As the summer vacations come to an end, it is quite common to find even the most jaunty children and teenagers sporting a sulky look and crooning a depressive tone. Then, as the re-opening dates get closer, the panic, lethargy, boredom, disorientation and distress become more pronounced especially with those who in the first place, are against the idea of going to school!
Parents of children and teens who are expressive are mostly familiar with regular tantrums, venting-out sessions and visible display of frustrations just when the leisure time is almost over for the year. But, those with children who are timid and less open about sharing their emotions and experiences, it is necessary to pay close attention to their behaviors, intervene and identify ways to simplify the back-to-the-school process.
Post-holiday blues, as termed in the West, is a phenomenon that is not only popular within the grown-up and working groups but also seen widely among children and teens. When it is unaddressed, it can increase their risk of undergoing stress, depression and anxiety for prolonged periods. The impact of these conditions on the mental and physiological health of children is deep and thoroughly influences their everyday habits and behaviors. Irregular sleeping pattern, decrease in appetite or increased intake of sugary and junk food, low energy levels, feeling withdrawn, a sudden disinterest in an activity or a hobby and mood swings are the common symptoms of post-vacation blues that you need to watch out for.
Here are simple tasks to help children and young adults cope with post-holiday depression:
Be prepared, your child too can feel disinterested about starting school after summer. Irrespective of whether your child took a long, relaxing vacation or hates going to school, the fear of the unknown or nearing future (beginning of the new academic year, a new set of peers and environment) or too much excitement about it can cause a fair amount of mental stress. Do not panic or be too surprised if you find your child feeling not so up for it.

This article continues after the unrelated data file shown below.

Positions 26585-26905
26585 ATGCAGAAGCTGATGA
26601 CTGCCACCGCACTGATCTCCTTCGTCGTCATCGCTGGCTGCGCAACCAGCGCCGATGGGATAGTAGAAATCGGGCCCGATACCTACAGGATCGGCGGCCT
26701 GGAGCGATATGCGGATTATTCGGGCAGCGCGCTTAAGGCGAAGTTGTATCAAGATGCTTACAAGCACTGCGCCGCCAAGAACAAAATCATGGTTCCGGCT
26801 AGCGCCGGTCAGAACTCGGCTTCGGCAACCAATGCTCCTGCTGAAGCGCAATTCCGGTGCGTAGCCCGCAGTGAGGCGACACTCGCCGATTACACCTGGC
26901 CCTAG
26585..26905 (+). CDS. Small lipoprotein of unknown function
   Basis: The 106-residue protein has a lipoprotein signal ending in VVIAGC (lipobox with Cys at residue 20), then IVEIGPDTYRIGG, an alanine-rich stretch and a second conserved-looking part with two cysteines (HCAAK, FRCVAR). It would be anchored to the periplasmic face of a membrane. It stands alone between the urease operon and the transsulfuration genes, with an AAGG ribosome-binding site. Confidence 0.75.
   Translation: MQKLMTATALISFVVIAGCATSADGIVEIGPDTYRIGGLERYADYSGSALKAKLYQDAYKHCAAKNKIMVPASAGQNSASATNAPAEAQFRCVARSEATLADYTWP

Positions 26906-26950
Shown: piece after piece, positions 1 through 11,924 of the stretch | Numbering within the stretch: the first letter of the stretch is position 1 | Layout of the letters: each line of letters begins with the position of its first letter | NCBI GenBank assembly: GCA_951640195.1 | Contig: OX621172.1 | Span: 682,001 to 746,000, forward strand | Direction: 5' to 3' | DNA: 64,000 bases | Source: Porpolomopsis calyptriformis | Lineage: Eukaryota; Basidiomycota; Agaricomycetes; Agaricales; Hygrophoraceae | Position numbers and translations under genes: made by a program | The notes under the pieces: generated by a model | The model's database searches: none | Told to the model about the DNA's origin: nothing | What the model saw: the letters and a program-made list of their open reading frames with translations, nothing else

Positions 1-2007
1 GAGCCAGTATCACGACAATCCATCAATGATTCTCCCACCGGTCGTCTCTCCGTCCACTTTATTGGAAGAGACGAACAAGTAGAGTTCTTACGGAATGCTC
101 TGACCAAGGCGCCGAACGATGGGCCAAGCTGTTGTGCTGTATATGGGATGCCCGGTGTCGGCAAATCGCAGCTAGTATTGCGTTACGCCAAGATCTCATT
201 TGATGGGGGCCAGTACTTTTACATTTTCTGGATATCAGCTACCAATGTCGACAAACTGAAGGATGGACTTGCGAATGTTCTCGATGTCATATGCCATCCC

Talk to your child about how he or she feels about going back to school. Allowing children to express concerns and thoughts about starting the academic year would help you to identify the intensity of their stress and engage accordingly. If their fears can be addressed by talking, ensure to give your undivided attention to hear them out and erase confusions. If the issues run deeper or seem too irrational, do not hold back from seeking help from certified counselors or child psychologists.
Do not over-think or dramatize the scenario. As much is it important to not give children a cold shoulder when they openly admit to not feeling so excited about going back to school, it is also wise to avoid making a big deal about it. Do not resort to imposing too much control, disciplining and becoming too strict if children or teens seem more adamant about changing their perspectives about starting school. Such behaviors only fuel their fear.
Empathize with their situation and tell them it is only natural to feel a bit blue while getting back to the routine. Do not judge them for feeling bad about starting school. Instead, share your personal experiences about how you inspire yourself to get back to work after a long break. It would help them to shake off their fears and disappointments and view it as a temporary thing.
Get your children to look forward to the positive side of starting school. New classrooms, friends, activities and subjects that would interest them should be the reasons for them to feel motivated to look forward to the approaching academic year.
Help them set achievable goals, challenges and outcomes of meeting milestones such as enrolling for a hobby class, taking part in extra-curricular activities or sports, actively participating in science projects and fairs, excelling in particular subjects or learning a new language. It boosts their morale and confidence to face difficult situations.
Get them to adopt a healthy routine during vacations. Long breaks from school and exam do not necessarily mean that your child has to be completely cut off from a disciplined routine. Ensure that you support your children to adopt a routine that gives them the right amount of rest, fun, play, adventure and work without going overboard on any of these. After all, all work and no play or vice versa can make anyone a dull and disinterested.
Remember, to get children look at academics and disciplined routine as a good thing for their overall development in the midst of your own worries may be daunting at first. But, your patience and willingness to get them to look at starting new chapters and reaching new milestones with optimism would make them responsible and practice a form of thinking that would impact them positively in the long run.